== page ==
Received: 21-Jul-2022, Manuscript No. GJMMS-22-71825; Editor assigned: 25-Jul-2022, Pre QC No. GJMMS-22-71825 (PQ); Reviewed: 08-Aug-2022, QC No. GJMMS-22-71825; Revised: 16-Aug-2022, Manuscript No. GJMMS-22-71825 (R); Published: 22-Aug-2022, DOI: 10.15651/2449-18188.8.131.52
Medicinal and Aromatic Plants (MAPs) are vegetal materials that have pharmacological properties and also have aromatic and gastronomic uses. The use of MAPs for drug preparation dates from approximately 5000 years ago, but nowadays, phytochemicals are involved in the formulation of medicines, food supplements, cosmetics, and other health related products. In fact, approximately 50% of all drugs currently in clinical trials are derived from plants. It is estimated that more than 80% of the world’s medicinal plants grow in Asia and America. The well-known Egyptian pharmaceutical record is the Ebers papyrus dating from 1500 BC, a document that defines around 700 drugs (generally from plants). It includes formulas for gargles, snuffs, poultices, infusions, pills and ointments. MAPs may exert several biological functions, for instance, extracts from MAPs could act as antimicrobial agents and reduce significantly the viability of pathogens of clinical and plant pathology interest. Due to such diverse biological activities and medicinal potentials of natural products, civilizations have gathered experience and knowledge of their use. Complementary and Alternative Medicine (CAM) has grown to be a group of diverse medical and health care systems, practices and products that are not generally considered part of conventional medicine. CAM may also be referred to as traditional medicine (also recognized as indigenous or folk medicine) that include Ayurveda, Unani, Siddha medicine, Islamic medicine, ancient Iranian medicine, traditional Korean medicine, traditional Chinese medicine, traditional African medicine, acupuncture and other pseudo-medical knowledge and practices all over the world. Beyond this system, another system existed, which can be called as folk medicine. Just like to the Ayurvedic system, the medicinal practitioners of folk medicinal systems are also famous in Eastern India as Kavirajes. The improvement of modern medicine has somehow diminished the role of medicinal plants in favor of synthetic drugs. Actually, it has only been during the past decades that natural products have taken a secondary role in drug discovery and development, after the arrival of molecular biology and combinatorial chemistry made possible the rational design of chemical compounds to target specific molecules. Three approaches, which are closely related to diet (foodstuffs), medical practice (folk and traditional medicines), and scientific research (phytochemical analysis), can be adopted to explore the value of herbal preparations. Based on the experience from random trials and observations in animals, ancient people acquired the knowledge of using herbs for treating illness. In this connection, Chinese Herbal Medicine (CHM) and Indian Herbal Medicine (IHM), which was highly developed in ancient China, Japan, Korea, and India, are still influencing the modern healthcare. The World Health Organization (WHO) estimates that herbal medicines provide primary healthcare for approximately 3.5 to 4 billion people and about 85% of traditional medicine involves the use of plant extracts, which may be called “modern herbal medicine.” Until now, plants/herbs are still highly esteemed all over the world as a rich source of therapeutic agents for the treatment and prevention of diseases and ailments; at present, more than 35,000 plant species are used for medicinal purposes around the world. In conventional Western medicine, 50%-60% of pharmaceutical commodities contains natural products or is synthesized from them; 10%-25% of all prescription drugs contain one or more ingredients derived from plants. The medicinal value of herbs/plants depends on the presence of biological active ingredients with druglike properties. Recent research has identified a lot of biologically active substances/ingredients from both terrestrial and marine botanicals. The search for new drug from plant/herb has been rapidly increasing in recent few decades, and it has led to the collection of a remarkably diverse array of over 139,000 natural products. All these compounds are potential candidates for drug development. Single chemical entities extracted from herbal medicines or synthetically modified compounds, are currently in clinical use like huperzine, and bicyclol. Similarly Rauwolfia alkaloids, holarrhena alkaloids, guggulsterons (an herbal supplement made from the sap of the Guggul) and many other steroidal lactones and glycosides have provided positive outcomes in the area of drug discovery drawing on Ayurvedic experiential databases.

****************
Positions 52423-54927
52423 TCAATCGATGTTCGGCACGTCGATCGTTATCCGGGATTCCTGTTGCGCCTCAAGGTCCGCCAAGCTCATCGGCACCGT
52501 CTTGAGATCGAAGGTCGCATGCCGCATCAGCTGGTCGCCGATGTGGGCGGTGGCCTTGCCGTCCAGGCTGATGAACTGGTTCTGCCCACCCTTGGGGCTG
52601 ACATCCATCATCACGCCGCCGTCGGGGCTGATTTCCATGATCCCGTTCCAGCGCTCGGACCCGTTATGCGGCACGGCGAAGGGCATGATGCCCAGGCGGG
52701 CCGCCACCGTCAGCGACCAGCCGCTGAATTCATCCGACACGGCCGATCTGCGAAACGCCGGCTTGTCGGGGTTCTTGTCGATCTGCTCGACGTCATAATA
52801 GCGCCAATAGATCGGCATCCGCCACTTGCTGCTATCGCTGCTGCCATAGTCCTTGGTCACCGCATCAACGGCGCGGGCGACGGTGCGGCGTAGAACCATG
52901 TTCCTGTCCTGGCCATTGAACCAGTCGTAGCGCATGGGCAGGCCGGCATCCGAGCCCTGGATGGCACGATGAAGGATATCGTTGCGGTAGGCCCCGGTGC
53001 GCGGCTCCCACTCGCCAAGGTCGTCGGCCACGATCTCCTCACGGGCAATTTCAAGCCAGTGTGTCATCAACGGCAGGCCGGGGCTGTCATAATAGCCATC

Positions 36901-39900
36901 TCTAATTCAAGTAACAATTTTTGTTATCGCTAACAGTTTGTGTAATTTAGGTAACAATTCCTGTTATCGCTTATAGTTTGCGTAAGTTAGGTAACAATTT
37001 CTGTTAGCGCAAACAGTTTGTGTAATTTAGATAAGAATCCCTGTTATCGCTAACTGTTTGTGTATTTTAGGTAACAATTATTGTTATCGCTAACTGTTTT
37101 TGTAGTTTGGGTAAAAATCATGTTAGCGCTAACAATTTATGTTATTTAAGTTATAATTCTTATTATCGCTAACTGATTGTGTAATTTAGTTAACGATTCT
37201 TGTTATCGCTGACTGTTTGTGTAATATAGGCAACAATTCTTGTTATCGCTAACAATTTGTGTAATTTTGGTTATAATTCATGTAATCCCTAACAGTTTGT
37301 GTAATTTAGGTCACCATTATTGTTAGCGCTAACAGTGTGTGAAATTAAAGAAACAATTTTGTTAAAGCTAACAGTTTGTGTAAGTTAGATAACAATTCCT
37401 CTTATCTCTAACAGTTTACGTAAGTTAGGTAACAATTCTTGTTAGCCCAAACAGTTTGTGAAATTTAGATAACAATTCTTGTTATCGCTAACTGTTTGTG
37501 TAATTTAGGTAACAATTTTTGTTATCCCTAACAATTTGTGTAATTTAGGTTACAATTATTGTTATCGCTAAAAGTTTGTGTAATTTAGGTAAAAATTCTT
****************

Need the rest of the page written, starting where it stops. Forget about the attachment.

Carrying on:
With the advances in analytical technology and biological science, many bioactive chemical entities have been identified in plants or foodstuffs through phytochemical and pharmacological studies. For example, taxol (paclitaxel), an important anticancer drug, is isolated from the Pacific Yew tree, Lutein isolated from marigold is known to positively affect visual performance and help prevent cataracts. Insect–plant, plant–microbe and plant– nematode interactions are well documented ecological phenomena affecting the biosynthetic pathways of various classes of secondary metabolites within plants for defense point of view. Many plants have been known to synthesis active secondary metabolite to protect themselves from microbial attack such as peptide, alkaloid, unsaturated long chain fatty acid, phenolic compound and antioxidant which have potential therapeutic applications. Herbal medicine depends on using a plant’s seeds, berries, roots, leaves, bark, flowers and also lichen, insectivorous plants and algae for medicinal purposes. Hence, more extensive collections of natural sources based on ethnomedicine/ethnic practice, could provide many novel compounds in drug discovery.